A heavily amended bill to expand Native American voting access in Montana advanced from a House committee Friday, although at least one tribe involved in the legislation expressed disappointment with the changes.
House Bill 613 was brought by Rep. Sharon Stewart Peregoy, D-Crow Agency, as an attempt to resolve some of the barriers to voting access on the state’s Indian reservations. After it was introduced late in the session, members of the House State Administration Committee held morning work sessions over the past week, aiming for a middle ground between budget-conscious counties and tribes demanding improved access to the polls on reservations.
Rep. Tyson Running Wolf, D-Browning, worked closely with other committee members on the legislation. He acknowledged Friday the bill was substantially different than what had been initially proposed by Native groups and tribes.
"This was a work in progress and like I've told people, it's kept me up a lot of nights," Running Wolf told the committee. But despite his lingering concerns, he called it "a big start.”
The committee passed the measure unanimously — one of the only Democrat-sponsored voting bills to find bipartisan momentum during a session dominated by Republican initiatives. The GOP holds sizable majorities in both chambers, as well as the governor’s office.
But changes to the bill cost the support of at least one of the state’s tribes. Andy Werk, Jr., president of the Fort Belknap Assiniboine and Gros Ventre tribes, joined Thursday’s work session over Zoom to voice his frustration with the amendments.
“Fort Belknap faces resistance every year from county election officials that do not want to provide services on the reservation,” Werk told the committee members gathered for the work session. “… As edited, this law does not actually provide any relief to our community.”
Native Americans living on rural reservations often face prohibitively long distances to county polling places, such as the more than 50 miles that a Blackfeet reservation resident in Heart Butte would have to travel one-way to the Pondera County election office in Conrad. During his comments Thursday, Werk said some Fort Belknap residents must undertake 90-mile round trips to register to vote or cast ballots.
And mail ballots aren’t always an easy option, either, with many reservations lacking residential mail delivery services. Obstacles to voting in 2012 fueled a lawsuit filed by several tribes against the state and some counties, which resulted in a settlement that governs their current voting access.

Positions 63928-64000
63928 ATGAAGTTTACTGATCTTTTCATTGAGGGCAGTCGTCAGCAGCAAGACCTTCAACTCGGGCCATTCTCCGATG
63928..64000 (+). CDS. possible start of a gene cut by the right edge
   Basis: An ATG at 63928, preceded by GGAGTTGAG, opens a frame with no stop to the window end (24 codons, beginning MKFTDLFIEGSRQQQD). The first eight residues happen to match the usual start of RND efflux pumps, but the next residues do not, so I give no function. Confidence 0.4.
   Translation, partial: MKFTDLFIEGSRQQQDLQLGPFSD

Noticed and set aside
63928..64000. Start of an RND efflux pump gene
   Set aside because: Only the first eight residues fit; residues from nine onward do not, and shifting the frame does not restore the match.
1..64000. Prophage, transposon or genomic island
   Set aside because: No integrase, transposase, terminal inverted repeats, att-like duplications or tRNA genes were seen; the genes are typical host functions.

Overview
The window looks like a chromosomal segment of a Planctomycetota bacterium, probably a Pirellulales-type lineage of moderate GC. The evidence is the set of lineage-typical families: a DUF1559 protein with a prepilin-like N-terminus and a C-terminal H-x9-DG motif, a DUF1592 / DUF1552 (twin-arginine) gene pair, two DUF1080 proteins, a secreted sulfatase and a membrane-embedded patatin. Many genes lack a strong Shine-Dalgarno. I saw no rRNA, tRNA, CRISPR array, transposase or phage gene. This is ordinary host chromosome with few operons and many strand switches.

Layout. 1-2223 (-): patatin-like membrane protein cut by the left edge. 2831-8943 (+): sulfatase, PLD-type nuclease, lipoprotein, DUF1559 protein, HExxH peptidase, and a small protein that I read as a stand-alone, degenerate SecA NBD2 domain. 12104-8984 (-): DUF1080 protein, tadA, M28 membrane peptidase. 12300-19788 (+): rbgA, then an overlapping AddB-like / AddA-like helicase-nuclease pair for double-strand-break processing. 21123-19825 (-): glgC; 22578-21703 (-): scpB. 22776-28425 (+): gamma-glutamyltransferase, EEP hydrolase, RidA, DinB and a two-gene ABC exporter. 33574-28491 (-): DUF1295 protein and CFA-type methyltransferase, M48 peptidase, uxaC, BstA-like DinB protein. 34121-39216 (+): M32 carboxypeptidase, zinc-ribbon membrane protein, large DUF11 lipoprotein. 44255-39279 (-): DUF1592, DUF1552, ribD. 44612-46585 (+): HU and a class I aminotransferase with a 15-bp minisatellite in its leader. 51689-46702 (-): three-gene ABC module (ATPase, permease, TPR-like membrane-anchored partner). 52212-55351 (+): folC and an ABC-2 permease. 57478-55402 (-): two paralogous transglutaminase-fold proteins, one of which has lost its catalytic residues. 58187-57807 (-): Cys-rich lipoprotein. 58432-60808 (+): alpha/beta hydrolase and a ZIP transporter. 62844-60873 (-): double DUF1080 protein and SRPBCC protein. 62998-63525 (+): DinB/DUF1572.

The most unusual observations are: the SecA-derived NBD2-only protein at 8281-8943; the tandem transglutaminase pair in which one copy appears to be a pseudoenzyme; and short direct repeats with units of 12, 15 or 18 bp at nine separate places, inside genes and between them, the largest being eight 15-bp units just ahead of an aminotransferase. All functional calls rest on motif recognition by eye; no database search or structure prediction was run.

The original bill would have required that each county with reservation lands within its boundaries provide two satellite election offices on the reservation, along with a ballot deposit location in each reservation town more than 10 miles away from those satellite offices. The amendment, also passed on Friday, removed the ballot deposit sites while cutting alternative or satellite offices to one per reservation.
Those changes reflected concerns that election administrators had voiced with the costs of implementing the bill in its original form. The state is not appropriating any money to the counties to carry out the new law, essentially making it an unfunded mandate.
Dulcie Bear Don’t Walk, the elections administrator for Big Horn County, said she is the only employee of the county’s elections office, although she normally has one part-time staffer. Under a current the settlement agreement, she is required during the month leading up to the election to operate alternate elections offices on both the Crow and Northern Cheyenne reservations, both of which include land in Big Horn County.
As the only employee in a county election office running on a less than $200,000 annual budget, she said the existing requirements force her to close the main county elections office in Hardin for all but two days each week before the election. Two days each week she operates an office in Crow Agency, and once a week she relocates to Busby, on the Northern Cheyenne Reservation.
As the bill was originally written, she would have had to operate a total of four satellite offices each day of the week, from the time when mail ballots go out through Election Day.
“The cost of funding this would be extreme for our county,” Bear Don’t Walk said Tuesday. “I don’t disagree with the idea of the bill. I am just finding difficulty with implementing it.”
The amended bill leaves most of the specifics on election office locations, as well as days and hours of operation, up to the counties and tribes to hammer out. And because the state has no authority to require the tribes to pay for services, the bill simply notes that counties and tribes may also come up with a cost-sharing agreement to pay for expanded services on the reservation.
Stewart Peregoy’s bill also no longer includes a provision to allow voters to register and vote with “nontraditional addresses,” intended to cover tribal members who may have a narrative description of where they live. But it was removed, as existing law already allows voters to register without a specific address as long as their precinct can be identified.
"While we would have hoped to see the original bill passed, we think this is a great first step toward getting equity in the electoral process in Indian Country in Montana," Keaton Sunchild, the political director for Western Native Voice, said after the bill cleared the committee.
If passed, implementation of the bill’s requirements would be overseen by the Legislature’s State-Tribal Relations Interim Committee.